Sherry Carter's first bible study "Storms of Life" won the Award of Excellence in Christian Literature at the 2007 Blue Ridge Mountains Christian Writers Conference.For several years, she worked as an engineer in NASA’s Shuttle Program. After a series of agonizing crises, culminating in a layoff, God brought about an abrupt career change: Sherry, the engineer, became Sherry the Christian author.
She lives with her husband in west Texas. They have two daughters and two perfect grandchildren.
Have you ever tried to agree on a name?
Even naming our pets can be an issue!
Watch someone who’s getting ready to have a baby.
The parents, with a great amount of outside help, scour the earth for a suitable name for the most precious baby ever born.
No page in a baby-name book is left unturned.
There are arguments over which traditional family name will be used.
Obviously names are important.
If you’re a man, you’ve probably heard, “You’re carrying on our family name – do it proud.”
Teenage girls look up the meanings for their names and brag if their names have a royal meaning.
When I was in high school, I knew a guy named George.
For some reason, I had preconceived ideas about the name George.
Poor guy didn’t have a chance.
Now I have a friend named Bubba.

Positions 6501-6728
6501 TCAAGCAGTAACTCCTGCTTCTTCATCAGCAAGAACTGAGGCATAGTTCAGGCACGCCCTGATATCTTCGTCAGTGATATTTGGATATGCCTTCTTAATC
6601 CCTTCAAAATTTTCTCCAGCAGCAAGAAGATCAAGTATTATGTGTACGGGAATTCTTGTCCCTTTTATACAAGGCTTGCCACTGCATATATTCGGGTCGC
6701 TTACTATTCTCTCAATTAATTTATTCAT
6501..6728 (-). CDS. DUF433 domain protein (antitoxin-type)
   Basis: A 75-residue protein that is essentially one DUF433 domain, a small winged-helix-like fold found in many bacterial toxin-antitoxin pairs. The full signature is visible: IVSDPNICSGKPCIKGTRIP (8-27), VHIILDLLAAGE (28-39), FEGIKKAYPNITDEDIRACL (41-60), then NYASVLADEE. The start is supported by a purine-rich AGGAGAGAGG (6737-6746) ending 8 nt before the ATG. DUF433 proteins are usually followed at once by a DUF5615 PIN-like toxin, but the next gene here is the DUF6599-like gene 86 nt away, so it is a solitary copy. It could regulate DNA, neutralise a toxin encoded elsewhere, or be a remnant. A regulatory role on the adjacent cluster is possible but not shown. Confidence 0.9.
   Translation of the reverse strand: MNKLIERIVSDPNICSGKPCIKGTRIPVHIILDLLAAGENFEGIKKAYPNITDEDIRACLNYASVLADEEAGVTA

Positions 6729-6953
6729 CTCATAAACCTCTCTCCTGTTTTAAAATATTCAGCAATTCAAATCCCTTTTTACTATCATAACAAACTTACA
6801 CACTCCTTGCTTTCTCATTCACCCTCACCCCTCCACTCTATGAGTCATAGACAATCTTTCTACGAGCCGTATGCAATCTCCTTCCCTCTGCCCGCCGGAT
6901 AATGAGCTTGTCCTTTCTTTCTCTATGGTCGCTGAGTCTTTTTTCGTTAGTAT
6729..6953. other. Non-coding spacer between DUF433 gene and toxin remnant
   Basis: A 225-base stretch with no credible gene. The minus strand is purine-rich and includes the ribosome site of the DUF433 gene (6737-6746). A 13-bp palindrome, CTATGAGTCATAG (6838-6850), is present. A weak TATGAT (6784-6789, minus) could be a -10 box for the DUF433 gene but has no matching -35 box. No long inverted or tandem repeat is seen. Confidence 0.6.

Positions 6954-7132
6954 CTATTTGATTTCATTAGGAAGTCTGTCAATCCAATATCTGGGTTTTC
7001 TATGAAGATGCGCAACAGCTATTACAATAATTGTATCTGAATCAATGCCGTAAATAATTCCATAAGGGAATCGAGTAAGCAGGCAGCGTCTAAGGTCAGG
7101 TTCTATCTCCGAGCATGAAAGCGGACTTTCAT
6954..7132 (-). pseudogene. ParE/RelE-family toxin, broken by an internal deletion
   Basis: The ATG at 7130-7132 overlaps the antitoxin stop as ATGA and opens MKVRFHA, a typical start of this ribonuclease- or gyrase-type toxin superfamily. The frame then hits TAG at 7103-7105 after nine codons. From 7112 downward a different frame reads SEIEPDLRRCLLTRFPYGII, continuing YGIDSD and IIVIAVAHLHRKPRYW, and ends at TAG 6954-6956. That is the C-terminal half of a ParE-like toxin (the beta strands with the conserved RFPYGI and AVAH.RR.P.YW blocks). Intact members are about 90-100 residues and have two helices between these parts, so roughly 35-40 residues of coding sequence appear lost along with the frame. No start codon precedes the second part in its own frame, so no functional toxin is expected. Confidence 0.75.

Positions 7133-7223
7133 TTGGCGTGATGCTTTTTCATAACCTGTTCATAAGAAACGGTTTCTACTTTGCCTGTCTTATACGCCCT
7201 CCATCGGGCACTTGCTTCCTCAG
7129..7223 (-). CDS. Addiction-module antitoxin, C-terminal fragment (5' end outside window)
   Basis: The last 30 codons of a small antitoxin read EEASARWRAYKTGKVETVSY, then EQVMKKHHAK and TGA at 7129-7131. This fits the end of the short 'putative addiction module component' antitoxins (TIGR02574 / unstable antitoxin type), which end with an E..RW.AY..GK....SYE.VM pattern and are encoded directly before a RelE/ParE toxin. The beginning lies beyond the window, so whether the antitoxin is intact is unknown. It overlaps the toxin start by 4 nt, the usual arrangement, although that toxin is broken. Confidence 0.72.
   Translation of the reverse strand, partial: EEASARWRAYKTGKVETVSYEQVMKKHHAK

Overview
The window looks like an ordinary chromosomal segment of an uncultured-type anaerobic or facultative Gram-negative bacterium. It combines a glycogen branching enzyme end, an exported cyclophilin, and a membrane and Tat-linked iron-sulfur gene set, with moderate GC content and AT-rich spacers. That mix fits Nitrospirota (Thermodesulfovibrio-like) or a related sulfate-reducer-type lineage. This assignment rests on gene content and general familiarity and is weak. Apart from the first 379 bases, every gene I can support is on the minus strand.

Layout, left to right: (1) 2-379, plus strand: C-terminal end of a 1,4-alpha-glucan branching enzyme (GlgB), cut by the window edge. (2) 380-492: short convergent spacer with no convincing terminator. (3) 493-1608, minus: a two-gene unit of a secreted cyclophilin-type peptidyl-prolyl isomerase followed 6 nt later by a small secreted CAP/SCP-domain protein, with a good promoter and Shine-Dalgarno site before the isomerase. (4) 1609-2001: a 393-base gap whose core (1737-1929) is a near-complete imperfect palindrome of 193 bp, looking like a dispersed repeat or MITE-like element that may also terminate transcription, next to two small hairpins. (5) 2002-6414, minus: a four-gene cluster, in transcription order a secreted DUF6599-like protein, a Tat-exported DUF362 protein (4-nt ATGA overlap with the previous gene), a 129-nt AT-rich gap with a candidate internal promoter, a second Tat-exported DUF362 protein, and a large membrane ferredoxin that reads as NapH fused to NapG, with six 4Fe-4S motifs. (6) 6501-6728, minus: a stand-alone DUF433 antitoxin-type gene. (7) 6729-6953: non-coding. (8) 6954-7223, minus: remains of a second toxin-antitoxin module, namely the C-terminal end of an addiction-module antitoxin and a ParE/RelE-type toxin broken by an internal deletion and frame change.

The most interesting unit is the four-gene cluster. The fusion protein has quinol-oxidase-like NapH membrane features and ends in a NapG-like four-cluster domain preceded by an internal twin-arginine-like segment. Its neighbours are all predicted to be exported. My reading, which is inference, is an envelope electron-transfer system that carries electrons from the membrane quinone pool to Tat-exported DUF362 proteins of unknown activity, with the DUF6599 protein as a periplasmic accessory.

Admit it, stereotypes come to mind, don’t they?
We’ve all got names.
First names, middle names, last names.
Mother, father, names that reflect our beliefs, names that represent our occupations.
Your personality, your character, your beliefs are all tied up in your names.
I heard R.C. Spruill tell this story several years ago and it’s stayed in my mind.
During a military operation, when enemy troops crept around a camp in the darkness, a young, inexperienced guard hid.
When found, the captain dragged him before the commander, Alexander the Great.
He insisted that the soldier be executed for his cowardice.
Alexander told the captain to leave and sat, looking at the young man.
After a moment, he asked the soldier his name.
“Alexander,” he whispered.
Alexander the Great said, “Young man, either change your behavior or change your name.”
Then, with grace and mercy, he told the soldier to return to duty.
We all carry many names.
How do our lives reflect on these names?
What does our behavior say about the value we give to those names?
When people learn that you’re a Christian, do they nod or act surprised?
When someone learns that you’re a doctor, do they recognize your care and skill?
As parents, does everyone see how deeply you love your children and how committed you are to raising them to have values and a sense of responsibility?
At the end of the day, did your life reflect your names?
What's in a name? Nicole Singer